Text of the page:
In 2016, the health center launched a comprehensive opioid treatment program to address the growing crisis in their community. They quickly realized a number of patients were pregnant—and had specific needs, from prenatal care to job support. And so, a new program was born.
“The Healthy MOMS program is based on assisting mothers who are expecting babies or have recently had a child, up until the age of two,” explained Maria Kolcharno — the Wright Center’s director of addiction services and founder of the Healthy MOMS program.
“We have 144 moms, through the end of August, that we have served in the Healthy MOMS program and actively, we have enrolled 72.”
The program provides new and expectant moms with behavioral health services, housing assistance, educational support; providers have even been delivering groceries to moms’ homes during the pandemic.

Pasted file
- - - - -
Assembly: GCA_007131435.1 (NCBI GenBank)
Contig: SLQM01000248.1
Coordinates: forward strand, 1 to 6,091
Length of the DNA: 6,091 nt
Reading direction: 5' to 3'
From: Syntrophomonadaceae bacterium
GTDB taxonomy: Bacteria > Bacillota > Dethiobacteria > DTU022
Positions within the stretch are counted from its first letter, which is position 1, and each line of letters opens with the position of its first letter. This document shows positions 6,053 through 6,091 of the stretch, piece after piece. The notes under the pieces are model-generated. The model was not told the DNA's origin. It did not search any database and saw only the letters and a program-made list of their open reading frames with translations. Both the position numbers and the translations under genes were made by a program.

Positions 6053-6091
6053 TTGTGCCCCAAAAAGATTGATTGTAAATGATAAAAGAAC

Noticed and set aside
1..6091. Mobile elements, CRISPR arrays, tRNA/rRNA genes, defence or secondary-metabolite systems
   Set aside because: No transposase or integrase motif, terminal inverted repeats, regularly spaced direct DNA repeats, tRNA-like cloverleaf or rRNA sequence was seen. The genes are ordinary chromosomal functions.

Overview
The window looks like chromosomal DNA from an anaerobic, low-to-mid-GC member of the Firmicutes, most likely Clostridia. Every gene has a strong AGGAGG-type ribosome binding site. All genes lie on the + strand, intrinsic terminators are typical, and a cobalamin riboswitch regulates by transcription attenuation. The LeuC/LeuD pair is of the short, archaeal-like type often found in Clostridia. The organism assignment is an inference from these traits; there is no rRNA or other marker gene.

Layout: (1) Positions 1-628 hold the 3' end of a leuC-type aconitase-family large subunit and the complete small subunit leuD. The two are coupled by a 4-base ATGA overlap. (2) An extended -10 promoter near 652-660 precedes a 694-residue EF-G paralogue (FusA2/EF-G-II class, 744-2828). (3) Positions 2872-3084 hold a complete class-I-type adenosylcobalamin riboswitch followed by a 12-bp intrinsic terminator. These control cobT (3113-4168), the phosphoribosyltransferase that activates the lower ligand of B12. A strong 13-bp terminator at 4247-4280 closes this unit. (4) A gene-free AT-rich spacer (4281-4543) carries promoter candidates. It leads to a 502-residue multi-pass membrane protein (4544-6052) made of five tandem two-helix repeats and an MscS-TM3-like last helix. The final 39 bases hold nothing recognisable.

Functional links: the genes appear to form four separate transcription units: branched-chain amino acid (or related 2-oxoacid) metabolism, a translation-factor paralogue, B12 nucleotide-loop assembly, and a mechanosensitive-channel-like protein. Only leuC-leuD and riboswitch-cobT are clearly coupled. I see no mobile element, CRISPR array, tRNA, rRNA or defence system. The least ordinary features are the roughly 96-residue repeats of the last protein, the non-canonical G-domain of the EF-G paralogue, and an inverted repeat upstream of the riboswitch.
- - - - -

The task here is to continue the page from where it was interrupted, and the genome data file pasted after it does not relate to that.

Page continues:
But the crux of the program is medication assisted therapy.
Moms in the program are prescribed an opioid called buprenorphine—unlike heroin or oxycodone, the drug has a ceiling effect. If someone takes too much, it won’t suppress their breathing and cause an overdose.
Nonetheless, it’s chemically similar to heroin, which may raise eyebrows. But while some substances, like alcohol have been shown to harm a developing fetus, buprenorphine isn’t one of them.
“Clearly there are medications, like alcohol, that are teratogenic. And there’s medications like benzodiazepines that have strong evidence that they are probably teratogenic. When you look at the opioids that are used and even heroin, there is no teratogenic impacts of opiates on the developing fetus,” Dr. Hemak explained.